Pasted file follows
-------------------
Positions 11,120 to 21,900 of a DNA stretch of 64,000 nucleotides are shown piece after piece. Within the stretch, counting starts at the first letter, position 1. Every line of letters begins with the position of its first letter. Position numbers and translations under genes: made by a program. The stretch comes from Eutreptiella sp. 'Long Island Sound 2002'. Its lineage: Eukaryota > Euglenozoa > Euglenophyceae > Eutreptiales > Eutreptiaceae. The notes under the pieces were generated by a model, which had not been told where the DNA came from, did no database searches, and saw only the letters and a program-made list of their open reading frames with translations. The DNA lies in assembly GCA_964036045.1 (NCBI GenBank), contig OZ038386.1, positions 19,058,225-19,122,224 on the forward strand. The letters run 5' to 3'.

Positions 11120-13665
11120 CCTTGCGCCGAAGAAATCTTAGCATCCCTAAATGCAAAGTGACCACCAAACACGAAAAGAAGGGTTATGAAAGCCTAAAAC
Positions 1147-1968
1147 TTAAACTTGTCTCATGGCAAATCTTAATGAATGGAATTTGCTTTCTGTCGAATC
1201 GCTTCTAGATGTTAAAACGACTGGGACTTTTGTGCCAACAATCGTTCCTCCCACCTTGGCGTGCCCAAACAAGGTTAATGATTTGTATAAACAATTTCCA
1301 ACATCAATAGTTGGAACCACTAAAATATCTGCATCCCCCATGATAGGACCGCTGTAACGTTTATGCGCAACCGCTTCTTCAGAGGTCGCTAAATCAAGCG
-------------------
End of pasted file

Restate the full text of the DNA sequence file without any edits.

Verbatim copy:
Positions 11,120 to 21,900 of a DNA stretch of 64,000 nucleotides are shown piece after piece. Within the stretch, counting starts at the first letter, position 1. Every line of letters begins with the position of its first letter. Position numbers and translations under genes: made by a program. The stretch comes from Eutreptiella sp. 'Long Island Sound 2002'. Its lineage: Eukaryota > Euglenozoa > Euglenophyceae > Eutreptiales > Eutreptiaceae. The notes under the pieces were generated by a model, which had not been told where the DNA came from, did no database searches, and saw only the letters and a program-made list of their open reading frames with translations. The DNA lies in assembly GCA_964036045.1 (NCBI GenBank), contig OZ038386.1, positions 19,058,225-19,122,224 on the forward strand. The letters run 5' to 3'.

Positions 11120-13665
11120 CCTTGCGCCGAAGAAATCTTAGCATCCCTAAATGCAAAGTGACCACCAAACACGAAAAGAAGGGTTATGAAAGCCTAAAAC
Positions 1147-1968
1147 TTAAACTTGTCTCATGGCAAATCTTAATGAATGGAATTTGCTTTCTGTCGAATC
1201 GCTTCTAGATGTTAAAACGACTGGGACTTTTGTGCCAACAATCGTTCCTCCCACCTTGGCGTGCCCAAACAAGGTTAATGATTTGTATAAACAATTTCCA
1301 ACATCAATAGTTGGAACCACTAAAATATCTGCATCCCCCATGATAGGACCGCTGTAACGTTTATGCGCAACCGCTTCTTCAGAGGTCGCTAAATCAAGCG